With controversies about cannabis continuing unabated, new evidence is always welcome. This week I will focus on two publications that I think are particularly credible.
The first source is a familiar one. Monitoring the Future, a 42-year project that surveys drug use in youth, recently released their 2016 findings for college students. While alcohol is still the most widely used substance, the use of cannabis was found to be at a 30 year high. What makes this particularly striking is that this increase has occurred despite the fact that use among high school students has not been increasing. The explanation appears to be that the current college environment has for some reason become more conducive to initiating the use of cannabis.
The second publication, from the Netherlands, is perhaps more troubling. A little background information may be useful. Cannabis was decriminalized in the Netherlands and Amsterdam is well known for the availability of cannabis in its “coffeeshops,” more accurately called “cannabis cafes.” The details of Dutch law are in fact quite convoluted and confusing. Concern about the use of cannabis by tourists became sufficient for the Netherlands to pass a law restricting use to residents. This law, however, was not enforced uniformly across the country. Amsterdam and other cities chose not to follow it.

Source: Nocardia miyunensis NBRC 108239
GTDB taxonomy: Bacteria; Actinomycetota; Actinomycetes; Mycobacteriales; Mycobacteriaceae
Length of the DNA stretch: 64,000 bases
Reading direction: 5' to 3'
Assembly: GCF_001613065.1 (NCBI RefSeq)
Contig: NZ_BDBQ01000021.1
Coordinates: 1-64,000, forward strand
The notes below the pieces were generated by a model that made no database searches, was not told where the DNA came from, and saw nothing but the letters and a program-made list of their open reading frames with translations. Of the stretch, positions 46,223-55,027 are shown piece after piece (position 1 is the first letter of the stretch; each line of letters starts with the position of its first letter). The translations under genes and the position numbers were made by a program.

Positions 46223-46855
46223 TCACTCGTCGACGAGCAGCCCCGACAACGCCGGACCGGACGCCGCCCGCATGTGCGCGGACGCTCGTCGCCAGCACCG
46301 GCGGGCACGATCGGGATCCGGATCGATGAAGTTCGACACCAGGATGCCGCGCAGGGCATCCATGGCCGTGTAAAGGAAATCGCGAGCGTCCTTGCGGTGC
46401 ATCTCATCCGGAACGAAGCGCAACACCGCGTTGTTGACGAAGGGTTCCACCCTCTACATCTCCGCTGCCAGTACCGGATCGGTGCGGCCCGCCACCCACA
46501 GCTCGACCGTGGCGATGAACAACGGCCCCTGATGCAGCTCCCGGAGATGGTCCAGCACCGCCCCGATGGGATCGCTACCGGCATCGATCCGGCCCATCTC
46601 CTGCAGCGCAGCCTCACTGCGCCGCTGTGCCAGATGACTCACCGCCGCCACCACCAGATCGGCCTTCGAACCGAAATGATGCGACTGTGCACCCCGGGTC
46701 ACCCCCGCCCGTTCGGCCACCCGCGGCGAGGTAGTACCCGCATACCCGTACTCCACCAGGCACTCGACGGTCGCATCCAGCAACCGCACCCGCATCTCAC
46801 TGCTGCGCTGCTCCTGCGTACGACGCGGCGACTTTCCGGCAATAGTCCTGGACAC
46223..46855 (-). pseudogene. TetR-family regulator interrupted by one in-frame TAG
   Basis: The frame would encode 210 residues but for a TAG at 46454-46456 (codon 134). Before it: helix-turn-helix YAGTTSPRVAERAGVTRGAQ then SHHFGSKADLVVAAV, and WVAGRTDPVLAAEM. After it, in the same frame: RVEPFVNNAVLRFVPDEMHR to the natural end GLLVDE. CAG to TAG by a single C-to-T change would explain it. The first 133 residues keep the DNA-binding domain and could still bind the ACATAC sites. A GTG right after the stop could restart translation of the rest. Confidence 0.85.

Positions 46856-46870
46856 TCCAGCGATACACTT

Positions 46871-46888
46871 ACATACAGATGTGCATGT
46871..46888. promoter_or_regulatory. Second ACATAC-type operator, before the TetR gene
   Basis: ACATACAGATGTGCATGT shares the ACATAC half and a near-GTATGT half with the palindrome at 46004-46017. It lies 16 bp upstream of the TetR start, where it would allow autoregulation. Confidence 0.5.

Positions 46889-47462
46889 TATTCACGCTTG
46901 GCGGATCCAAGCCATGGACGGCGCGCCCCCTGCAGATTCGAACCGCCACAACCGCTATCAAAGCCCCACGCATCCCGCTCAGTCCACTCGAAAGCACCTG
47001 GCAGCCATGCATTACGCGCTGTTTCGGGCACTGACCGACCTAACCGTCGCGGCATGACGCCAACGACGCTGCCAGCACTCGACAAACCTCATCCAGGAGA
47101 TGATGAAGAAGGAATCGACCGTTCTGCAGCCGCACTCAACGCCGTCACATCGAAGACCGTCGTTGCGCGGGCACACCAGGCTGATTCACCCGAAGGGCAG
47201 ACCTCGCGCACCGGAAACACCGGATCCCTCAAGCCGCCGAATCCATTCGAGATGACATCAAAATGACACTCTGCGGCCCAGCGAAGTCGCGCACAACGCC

The Dutch city of Maastricht, located in the far south of the country very close to Belgium, did, in fact, enforce this limit. There were some early reports that this resulted in a return of black market activities. Now, according to a recently released study, the reduction in cannabis availability resulted in improved academic performance by college students at Maastricht University. More specifically, the study found that “performance gains are larger for courses that require more numerical/mathematical skills. Our investigation of underlying channels using course evaluations suggests that performance gains are driven by an improved understanding of the material rather than changes in students’ study effort.”
Hopefully, studies will be done in the USA to see if the rise in cannabis use among college students has similar consequences and to what extent the frequency of use is a significant variable.
Final note: The frequency of cannabis use by country (irrespective of age) is not what you might expect. The Netherlands ranks as #20. Usage in the USA is double that in the Netherlands, making it #2 in the world behind only Iceland.